A glimpse of the future from the hi-tech gamblers
Tuesday 13 January 1998
Steve Homer reports.
Las Vegas is famous for its gambling and, every January, the consumer electronics industry rolls into town to gamble on its future. Companies spend fortunes developing products. Some take off and the companies backing them earn millions. Others disappear without trace and leave the chancers well out of pocket.
The Consumer Electronics Show is huge, attracting around 100,000 visitors. It is an amazing spectacle, showing everything from $10,000 TV sets to telephones in the shape of Darth Vadar head. But amongst the tat, some genuine strategies are worked out and glimpses of the future shine through.
At this year's show, most companies were rubbing their hands with glee. There were half-a-dozen new technologies that looked set to see serious dollars pass through the shops for the next three or four years. The big excitement was once again the convergence of the computer industry and the consumer electronics market. The word "digital" now seems obligatory and digital high-definition TV was the talk of the trade show.
In Europe we gave up on HDTV years ago. What consumers wanted was more choice of channels, not better pictures. But that was before digital television. Digital TV lets you squeeze lots of channels into a space where previously only one channel would have fitted. That has changed the economics of HDTV.
It now seems likely that HDTV (with the picture promising to be about twice as sharp as today's picture) will take off in the US. For a start, the US television system produces worse pictures than in Europe. This is doubly important because American's like their TV screens big. The fastest-growing sector of the TV market in America this year will be those with 30-inch screens or bigger. But with sets typically costing $5,000, only a few programmes promised for later this year and nothing to record those on until next year, it looks like being a slow start.
What was surprising at this rather savvy show was that almost nothing was being made of digital TV's potential to send text as well as pictures. That was left to an established technology, WebTV, the system for viewing Web pages on TV. It showed what could be done with simple convergence and some careful thought. WebTV Plus, a new version of WebTV, allows users to access additional information when viewing TV programmes. Information is simply sent out by the broadcaster along with the pictures.
A single click of the button and the new information will be displayed with the TV picture continuing to be displayed in a box. You can see background details of the movie you are watching, sports statistics and so on. For more detailed information, the WebTV Plus box will simply dial out to a suggested Web site. WebTV Plus also includes a faster modem and a 1- gigabyte hard disk. Amongst other things this allows good quality video clips to be sent with it, taking 30 seconds for a 15 second clip to download.
With the standard WebTV box costing $99 and the new one costing $199, retailers says they are selling all the machines they can get. When will WebTV, which is trialing in the UK, be available? Manufactures Sony and Philips say ask WebTV, WebTV says ask the manufacturers.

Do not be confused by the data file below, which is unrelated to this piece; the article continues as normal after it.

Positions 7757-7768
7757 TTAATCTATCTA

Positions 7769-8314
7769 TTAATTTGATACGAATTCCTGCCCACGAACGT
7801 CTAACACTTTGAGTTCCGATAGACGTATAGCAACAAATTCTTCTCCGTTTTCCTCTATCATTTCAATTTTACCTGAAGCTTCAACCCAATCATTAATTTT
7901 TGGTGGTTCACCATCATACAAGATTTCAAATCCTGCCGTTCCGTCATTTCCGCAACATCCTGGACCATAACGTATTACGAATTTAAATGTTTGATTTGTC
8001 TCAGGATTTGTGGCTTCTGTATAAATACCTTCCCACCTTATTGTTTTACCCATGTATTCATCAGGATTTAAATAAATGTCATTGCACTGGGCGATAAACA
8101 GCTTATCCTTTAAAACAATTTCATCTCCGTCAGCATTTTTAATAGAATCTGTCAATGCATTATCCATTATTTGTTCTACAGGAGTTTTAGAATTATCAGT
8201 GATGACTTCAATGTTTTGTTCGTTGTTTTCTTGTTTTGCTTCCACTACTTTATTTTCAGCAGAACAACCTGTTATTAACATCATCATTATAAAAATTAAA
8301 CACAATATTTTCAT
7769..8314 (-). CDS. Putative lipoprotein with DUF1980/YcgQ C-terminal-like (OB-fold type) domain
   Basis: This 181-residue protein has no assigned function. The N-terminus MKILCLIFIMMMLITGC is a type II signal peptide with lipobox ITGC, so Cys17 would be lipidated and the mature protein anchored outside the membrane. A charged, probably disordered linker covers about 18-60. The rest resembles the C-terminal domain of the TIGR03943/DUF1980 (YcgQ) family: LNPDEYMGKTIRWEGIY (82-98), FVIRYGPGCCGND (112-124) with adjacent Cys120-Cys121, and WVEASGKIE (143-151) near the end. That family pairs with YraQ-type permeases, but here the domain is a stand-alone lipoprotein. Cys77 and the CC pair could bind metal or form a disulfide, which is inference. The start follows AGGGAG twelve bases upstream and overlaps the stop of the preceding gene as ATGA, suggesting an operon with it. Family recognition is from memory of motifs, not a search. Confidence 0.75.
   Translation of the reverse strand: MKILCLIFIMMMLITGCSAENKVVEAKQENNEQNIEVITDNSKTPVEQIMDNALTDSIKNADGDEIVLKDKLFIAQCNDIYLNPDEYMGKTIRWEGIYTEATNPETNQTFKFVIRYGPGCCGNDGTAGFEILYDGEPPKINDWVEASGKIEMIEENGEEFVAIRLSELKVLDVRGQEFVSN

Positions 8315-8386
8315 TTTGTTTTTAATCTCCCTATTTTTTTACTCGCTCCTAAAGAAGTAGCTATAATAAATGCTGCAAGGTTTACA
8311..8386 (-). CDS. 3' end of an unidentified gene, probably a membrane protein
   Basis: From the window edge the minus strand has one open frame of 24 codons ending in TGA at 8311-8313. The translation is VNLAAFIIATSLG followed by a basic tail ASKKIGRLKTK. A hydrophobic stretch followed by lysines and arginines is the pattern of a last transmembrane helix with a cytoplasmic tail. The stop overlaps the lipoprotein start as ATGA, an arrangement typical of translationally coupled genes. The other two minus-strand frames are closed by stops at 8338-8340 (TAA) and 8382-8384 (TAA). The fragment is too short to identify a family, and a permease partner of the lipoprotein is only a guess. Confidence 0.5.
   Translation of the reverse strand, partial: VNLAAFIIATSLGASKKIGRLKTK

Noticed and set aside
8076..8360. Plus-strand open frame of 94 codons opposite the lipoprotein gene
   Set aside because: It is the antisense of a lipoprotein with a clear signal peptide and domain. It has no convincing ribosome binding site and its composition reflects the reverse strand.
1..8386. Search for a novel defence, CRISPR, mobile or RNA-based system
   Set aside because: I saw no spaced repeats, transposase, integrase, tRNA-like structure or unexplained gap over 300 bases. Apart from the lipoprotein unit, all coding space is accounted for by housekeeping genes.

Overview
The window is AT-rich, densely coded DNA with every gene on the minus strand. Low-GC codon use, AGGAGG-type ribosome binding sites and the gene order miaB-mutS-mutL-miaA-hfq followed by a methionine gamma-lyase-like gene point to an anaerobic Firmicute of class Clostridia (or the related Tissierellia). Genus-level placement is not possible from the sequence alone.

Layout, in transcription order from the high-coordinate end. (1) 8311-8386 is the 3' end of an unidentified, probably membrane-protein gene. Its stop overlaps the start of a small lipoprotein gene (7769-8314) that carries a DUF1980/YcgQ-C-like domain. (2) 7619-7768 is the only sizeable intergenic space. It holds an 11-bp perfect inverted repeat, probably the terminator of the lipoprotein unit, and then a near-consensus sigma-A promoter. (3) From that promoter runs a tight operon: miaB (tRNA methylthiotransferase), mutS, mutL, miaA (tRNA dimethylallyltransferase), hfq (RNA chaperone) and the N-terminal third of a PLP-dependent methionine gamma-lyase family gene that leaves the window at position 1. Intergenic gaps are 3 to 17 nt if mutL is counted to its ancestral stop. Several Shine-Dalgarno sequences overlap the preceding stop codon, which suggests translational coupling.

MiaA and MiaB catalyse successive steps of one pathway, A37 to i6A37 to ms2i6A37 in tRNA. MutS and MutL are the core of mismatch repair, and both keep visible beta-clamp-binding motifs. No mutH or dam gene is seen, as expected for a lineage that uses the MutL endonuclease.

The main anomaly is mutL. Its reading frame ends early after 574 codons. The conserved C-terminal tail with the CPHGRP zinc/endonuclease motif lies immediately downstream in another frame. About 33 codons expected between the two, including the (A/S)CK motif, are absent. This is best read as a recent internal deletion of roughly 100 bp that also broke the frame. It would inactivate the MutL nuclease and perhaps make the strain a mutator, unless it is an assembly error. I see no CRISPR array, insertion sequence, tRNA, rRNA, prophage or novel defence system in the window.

The computer is merging with the TV in many different ways, and Philips was proudly showing off the granddaddy of them all. The DVX 8000 is a techie's dream. A top-of-the-range computer married to a super-league audio-visual system. The DVX 8000 boasts a 233MHz Pentium computer complete with 32Mb RAM, a 3.1Gb hard disk and everything else you could ever want. With a price tag of $5,000, the rather sad-looking black box is squarely aimed at the home theatre enthusiast. Along with digital multichannel sound system, the DVX 8000 incorporates the "must have" for this group - a DVD player. DVD, the system for storing good-quality videos on disk, is doing well in the US. It has sold 300,000 units since its launch in March. Not huge sales, but then expensive new consumer goods never take off fast.
With computers coming more and more into the sitting-room, it was perhaps no surprise to find Microsoft trying to steal the limelight with its eve- of-show announcements: two new types of computer based on its Windows CE operating system. It showed hand-held devices designed to compete directly with US Robotics' Palm Pilot. These tiny units let users input information with simple handwriting recognition. The new machines from Casio, Samsung, Philips and others appear to out-pilot the Pilot, but time will tell.
Microsoft's other big announcement was of its Auto PC, a computer that can be built into the dashboard of your car. With an optional GPS system for navigation, an optional CD autochanger and/or an optional mobile phone cradle, you never need to take your eyes off the road.
The system uses voice recognition to control all these devices and an FM/AM radio. It will dial the number you want either by you telling it the name of someone you have already stored or by you just reading out the numbers.
The Auto PC can even read downloaded street maps so you can give it details of any town you happen to be visiting. If only it could have navigated me around CES I would have voted for it as best product of the show.
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